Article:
Other birds….


Feeding stations often function as food bonanzas for many different species of birds, on Fuerteventura mostly other facultative scavengers such as buzzard, yellow-legged gull and ravens. However, sometimes species at other trophic levels than scavengers may be attracted to carcasses. For example, a frequent visitor of our feeding station(s) is the hoopoe, who takes advantage of the many maggots available.

Below an overview of the species observed so far from the hide.

Yellow-legged gull

In summer rather rare, but in winter up to 50 birds may gather at the feeding station.


Raven, Buzzard and Yellow-legged gull often visit the feeding station. All three are faculative scavengers. Number of yellow-legged gulls can reach up to 50 in winter. The largest number of buzzards observed is 14 birds.


The subspecies of common buzzard (Buteo buteo insularum) is on average smaller and more compact than the nominate form and has much bigger claws. Its a pleasure to watch these birds running over the rocks, very impressive!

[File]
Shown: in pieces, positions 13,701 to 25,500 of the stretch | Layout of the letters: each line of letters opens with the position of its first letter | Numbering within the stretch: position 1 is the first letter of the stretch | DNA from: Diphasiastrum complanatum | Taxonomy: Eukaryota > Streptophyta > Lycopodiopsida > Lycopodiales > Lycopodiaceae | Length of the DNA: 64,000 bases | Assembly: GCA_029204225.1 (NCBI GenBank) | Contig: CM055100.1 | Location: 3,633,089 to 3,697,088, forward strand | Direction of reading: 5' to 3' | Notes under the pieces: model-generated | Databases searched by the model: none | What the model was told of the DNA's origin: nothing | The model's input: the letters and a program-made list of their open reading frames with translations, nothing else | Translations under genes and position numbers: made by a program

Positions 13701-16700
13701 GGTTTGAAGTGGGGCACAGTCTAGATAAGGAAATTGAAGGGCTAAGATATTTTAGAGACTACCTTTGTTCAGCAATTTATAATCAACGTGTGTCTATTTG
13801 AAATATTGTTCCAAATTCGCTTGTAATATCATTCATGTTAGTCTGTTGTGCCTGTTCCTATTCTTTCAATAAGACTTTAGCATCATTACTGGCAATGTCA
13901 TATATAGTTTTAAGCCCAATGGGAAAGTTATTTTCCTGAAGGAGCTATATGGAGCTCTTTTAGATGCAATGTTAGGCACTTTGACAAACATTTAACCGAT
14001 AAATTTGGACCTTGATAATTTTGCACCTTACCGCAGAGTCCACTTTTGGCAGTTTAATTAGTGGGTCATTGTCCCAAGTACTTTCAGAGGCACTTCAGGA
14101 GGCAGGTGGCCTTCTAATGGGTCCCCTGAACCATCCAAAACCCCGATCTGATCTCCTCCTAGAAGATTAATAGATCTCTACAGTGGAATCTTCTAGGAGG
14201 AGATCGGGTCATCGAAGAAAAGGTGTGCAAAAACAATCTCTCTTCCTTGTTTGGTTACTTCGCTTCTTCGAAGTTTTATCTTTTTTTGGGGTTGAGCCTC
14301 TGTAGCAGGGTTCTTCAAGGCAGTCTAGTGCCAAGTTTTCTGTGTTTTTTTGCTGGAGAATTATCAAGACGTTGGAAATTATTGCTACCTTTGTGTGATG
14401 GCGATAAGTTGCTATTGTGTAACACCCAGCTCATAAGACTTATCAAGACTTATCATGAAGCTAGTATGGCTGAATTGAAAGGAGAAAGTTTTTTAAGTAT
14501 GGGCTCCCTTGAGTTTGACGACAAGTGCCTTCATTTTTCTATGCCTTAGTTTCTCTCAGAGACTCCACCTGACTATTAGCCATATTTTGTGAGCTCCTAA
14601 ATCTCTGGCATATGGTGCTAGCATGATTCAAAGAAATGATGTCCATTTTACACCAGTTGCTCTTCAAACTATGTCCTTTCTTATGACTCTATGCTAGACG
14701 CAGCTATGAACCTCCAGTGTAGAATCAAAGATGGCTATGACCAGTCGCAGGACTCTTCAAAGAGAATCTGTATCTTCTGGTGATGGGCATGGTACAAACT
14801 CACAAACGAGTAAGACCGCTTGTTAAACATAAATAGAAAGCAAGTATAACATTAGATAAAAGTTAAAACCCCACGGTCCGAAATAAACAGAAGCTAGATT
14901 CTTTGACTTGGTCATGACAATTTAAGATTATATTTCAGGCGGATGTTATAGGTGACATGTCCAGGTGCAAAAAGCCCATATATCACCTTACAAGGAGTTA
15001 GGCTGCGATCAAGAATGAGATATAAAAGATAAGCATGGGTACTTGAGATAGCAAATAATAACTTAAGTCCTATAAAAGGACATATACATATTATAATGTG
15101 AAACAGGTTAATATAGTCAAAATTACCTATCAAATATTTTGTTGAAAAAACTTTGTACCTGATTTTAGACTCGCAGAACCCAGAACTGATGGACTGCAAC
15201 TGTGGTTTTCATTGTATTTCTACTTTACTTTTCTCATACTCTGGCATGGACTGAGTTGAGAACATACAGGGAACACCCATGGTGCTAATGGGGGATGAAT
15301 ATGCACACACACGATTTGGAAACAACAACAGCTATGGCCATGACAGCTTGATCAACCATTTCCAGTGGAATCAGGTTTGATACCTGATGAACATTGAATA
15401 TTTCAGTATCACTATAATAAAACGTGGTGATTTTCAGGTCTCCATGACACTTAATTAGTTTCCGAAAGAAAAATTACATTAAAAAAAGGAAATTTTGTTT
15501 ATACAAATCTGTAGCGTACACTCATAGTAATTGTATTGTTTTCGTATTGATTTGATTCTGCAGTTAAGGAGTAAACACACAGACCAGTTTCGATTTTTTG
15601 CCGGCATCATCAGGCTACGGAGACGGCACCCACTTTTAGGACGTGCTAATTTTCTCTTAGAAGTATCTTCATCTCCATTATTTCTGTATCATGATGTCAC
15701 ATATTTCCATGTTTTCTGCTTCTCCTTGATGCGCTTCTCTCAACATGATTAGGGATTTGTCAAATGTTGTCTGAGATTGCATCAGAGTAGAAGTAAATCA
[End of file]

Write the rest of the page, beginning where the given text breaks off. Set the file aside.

Buzzards can have an aggressive attitude towards vultures sometimes, but adult vultures (females) often kick them away.



The Canary subspecies of raven (Corvus corax tingitanus) is very common at the feeding station, we name them ‘bad boys’ because they are extremely funny to watch when they harassing vultures, sometimes for completely unknow reasons except for ‘fun’. Their call is beautifull and different from the nominate, very high pitched.


Largest group observed at the feeding station is 64




Hoopoe enjoying a maggot bonanza at a goat carcass


Sometimes up to 5 different birds are hanging around

Southern Grey shrike

One or two grey shrikes (Lanius meridionalis koenigi, status under debate..)  are always present.



They have an alternative way of taking advantage of supplementary food

Cream-coloured Courser

Occasional visitor in August/September, always a pleasure to see them running around. Largest group seen so far 8 adults on 25-8-2016.





Other birds seen are: Lesser Short-toed lark (groups up  to 100), Linnet (occasionally), Trumpeter finch (regular), Kestrel (1 bird), Blue heron (1 bird), Pallid swift (2 birds), Black-bellied sandgrouse (occasionally, between 5-15 birds passing by), Berthelot’s pipit (always present).

A complete list of bird observations during field work trips will be added soon.

A pair of Eastern Canary Gecko’s were of great help to get rid of  flies entering the hide..








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